The Sonoma-Marin Fair just wrapped up another successful five-day run, reminding us of Petaluma’s longstanding and deeply cherished agricultural heritage and the important economic benefits that local agricultural operations provide this community. But the venerable institution faces an uncertain future as its lease of the fairgrounds property on East Washington Street expires in just six years. It’s long past time for the City of Petaluma and fair officials to agree upon a long term plan for the fair and the city-owned parcel upon which it has operated since 1936.
City Manager John Brown and the fair board have been actively negotiating terms of a new lease for the past few years, but those talks have been behind closed doors with the public kept largely in the dark on the issue. This is unfortunate, since it is Petaluma taxpayers who own the 64-acre parcel in the middle of town.
For many years, fair officials have been urging the city to extend its current lease, noting that its impending expiration in 2023 has prevented them from making necessary capital improvements to the property because lenders do not want to loan money to an entity with a murky future. Plans to add solar panels and make other necessary site improvements cannot be done until there is certainty about the property’s long term use.
More than ten years ago, a joint committee composed of Petaluma City Council and Sonoma-Marin Fair Board members held several closed door meetings over the course of 16 months to discuss plans for the property. The objective: develop a joint use agreement or master plan for the fairgrounds site that would ensure more optimal and efficient public use of the property along with a financially secure fair for years to come.
But negotiations went nowhere, and many years went by with little to no communication between the two parties.
A few years ago, the city council charged Brown with hammering out a long term agreement with fair officials that would achieve both the fair’s objectives and the community’s as spelled out in the city’s general plan. According to Brown, concluding those lease negotiations is among the city council’s top priorities for 2017 and 2018.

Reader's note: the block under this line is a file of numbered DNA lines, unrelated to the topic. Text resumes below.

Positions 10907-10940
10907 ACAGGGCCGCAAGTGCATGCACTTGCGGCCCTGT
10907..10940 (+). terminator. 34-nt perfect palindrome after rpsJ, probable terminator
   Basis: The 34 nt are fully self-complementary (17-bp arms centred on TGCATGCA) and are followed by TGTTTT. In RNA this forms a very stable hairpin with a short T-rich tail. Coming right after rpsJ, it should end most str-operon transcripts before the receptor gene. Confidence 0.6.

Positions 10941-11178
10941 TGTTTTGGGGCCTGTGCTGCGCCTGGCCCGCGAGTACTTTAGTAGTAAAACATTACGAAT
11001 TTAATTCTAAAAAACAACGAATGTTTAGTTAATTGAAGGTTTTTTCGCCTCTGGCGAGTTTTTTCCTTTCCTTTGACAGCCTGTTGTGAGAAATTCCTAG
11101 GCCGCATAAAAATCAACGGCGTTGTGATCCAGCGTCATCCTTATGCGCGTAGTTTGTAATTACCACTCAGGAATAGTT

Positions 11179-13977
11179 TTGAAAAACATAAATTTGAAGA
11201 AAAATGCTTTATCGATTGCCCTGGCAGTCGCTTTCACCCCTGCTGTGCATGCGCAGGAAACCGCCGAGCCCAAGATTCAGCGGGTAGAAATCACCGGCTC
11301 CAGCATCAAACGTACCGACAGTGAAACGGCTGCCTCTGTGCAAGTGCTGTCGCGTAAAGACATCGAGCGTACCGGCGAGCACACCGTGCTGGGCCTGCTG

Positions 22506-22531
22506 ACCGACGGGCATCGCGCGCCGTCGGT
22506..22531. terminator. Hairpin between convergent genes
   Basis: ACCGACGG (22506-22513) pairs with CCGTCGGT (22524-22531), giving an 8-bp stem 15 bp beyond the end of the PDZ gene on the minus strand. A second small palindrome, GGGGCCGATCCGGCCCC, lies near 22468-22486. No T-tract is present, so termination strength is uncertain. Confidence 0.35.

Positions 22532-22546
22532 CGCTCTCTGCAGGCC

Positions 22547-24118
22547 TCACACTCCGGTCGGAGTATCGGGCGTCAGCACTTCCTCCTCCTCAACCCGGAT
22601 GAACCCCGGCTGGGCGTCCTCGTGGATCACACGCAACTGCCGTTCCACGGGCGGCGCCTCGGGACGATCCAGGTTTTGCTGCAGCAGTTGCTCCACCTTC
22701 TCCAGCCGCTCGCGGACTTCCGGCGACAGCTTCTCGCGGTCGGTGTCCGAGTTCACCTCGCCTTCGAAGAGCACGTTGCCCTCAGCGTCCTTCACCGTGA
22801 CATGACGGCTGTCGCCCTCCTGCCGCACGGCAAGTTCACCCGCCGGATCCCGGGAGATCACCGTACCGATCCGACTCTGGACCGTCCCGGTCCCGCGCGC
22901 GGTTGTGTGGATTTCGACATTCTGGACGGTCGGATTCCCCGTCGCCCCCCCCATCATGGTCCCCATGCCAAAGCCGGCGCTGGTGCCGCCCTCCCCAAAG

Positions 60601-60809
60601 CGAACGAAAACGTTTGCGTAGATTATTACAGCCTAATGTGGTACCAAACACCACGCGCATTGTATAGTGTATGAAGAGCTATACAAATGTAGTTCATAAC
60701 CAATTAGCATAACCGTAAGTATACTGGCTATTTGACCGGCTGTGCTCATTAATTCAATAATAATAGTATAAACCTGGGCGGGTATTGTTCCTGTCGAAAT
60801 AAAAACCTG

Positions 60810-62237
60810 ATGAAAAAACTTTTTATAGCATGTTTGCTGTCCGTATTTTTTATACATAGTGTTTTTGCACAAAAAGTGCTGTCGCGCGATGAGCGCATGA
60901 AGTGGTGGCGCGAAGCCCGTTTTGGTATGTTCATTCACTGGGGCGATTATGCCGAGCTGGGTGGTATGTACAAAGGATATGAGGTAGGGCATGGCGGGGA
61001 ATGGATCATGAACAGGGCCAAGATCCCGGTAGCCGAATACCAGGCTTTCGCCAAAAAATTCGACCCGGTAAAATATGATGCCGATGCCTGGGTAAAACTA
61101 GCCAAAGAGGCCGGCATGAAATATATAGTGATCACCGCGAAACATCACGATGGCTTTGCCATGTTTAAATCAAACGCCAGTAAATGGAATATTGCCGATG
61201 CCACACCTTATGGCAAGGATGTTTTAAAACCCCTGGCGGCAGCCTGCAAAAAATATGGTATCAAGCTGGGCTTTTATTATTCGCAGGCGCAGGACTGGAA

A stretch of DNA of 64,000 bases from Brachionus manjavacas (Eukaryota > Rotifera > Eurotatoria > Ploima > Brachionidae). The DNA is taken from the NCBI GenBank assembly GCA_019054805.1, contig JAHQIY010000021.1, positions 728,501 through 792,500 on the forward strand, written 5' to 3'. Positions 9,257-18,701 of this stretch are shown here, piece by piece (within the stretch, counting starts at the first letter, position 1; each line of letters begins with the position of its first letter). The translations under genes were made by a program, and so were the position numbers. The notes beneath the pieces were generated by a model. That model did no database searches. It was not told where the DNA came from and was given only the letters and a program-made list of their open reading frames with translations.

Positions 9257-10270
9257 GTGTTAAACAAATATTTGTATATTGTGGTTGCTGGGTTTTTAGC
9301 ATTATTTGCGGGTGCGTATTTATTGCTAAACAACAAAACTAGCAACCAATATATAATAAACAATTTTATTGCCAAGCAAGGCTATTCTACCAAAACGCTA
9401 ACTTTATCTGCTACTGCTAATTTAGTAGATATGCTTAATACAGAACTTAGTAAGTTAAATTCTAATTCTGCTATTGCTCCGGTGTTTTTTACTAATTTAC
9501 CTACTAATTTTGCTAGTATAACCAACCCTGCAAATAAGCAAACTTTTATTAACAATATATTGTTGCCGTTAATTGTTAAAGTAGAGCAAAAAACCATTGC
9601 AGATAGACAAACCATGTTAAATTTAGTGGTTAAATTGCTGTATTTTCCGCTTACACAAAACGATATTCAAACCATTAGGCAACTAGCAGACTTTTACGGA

To do that will require reconfiguring the fairgrounds property so the fair can continue to thrive while opening up space for new uses, thus enabling the property’s full potential to be achieved. The $1-per-year lease giving the fair sole discretion over what the grounds are used for is an anachronistic arrangement that city officials cannot reasonably continue.
But with effective communication, collaboration and compromise, the potential for success is great. Development of a convention center, for example, could present a tremendous opportunity to sustain the fair’s finances while providing the community with a new and valuable asset. If negotiated sincerely and intelligently, these and other critical objectives — such as improved traffic circulation and appropriate connectivity to the neighboring swim center, library and shopping center — can all be achieved.
The Sonoma-Marin Fair is an important and valuable asset to Petaluma, as is the property it operates upon. We wish city and fair leaders all the best in transparently crafting a plan for the site’s future that better meets the needs of all Petaluma residents while concurrently ensuring the long term viability of the Sonoma-Marin Fair.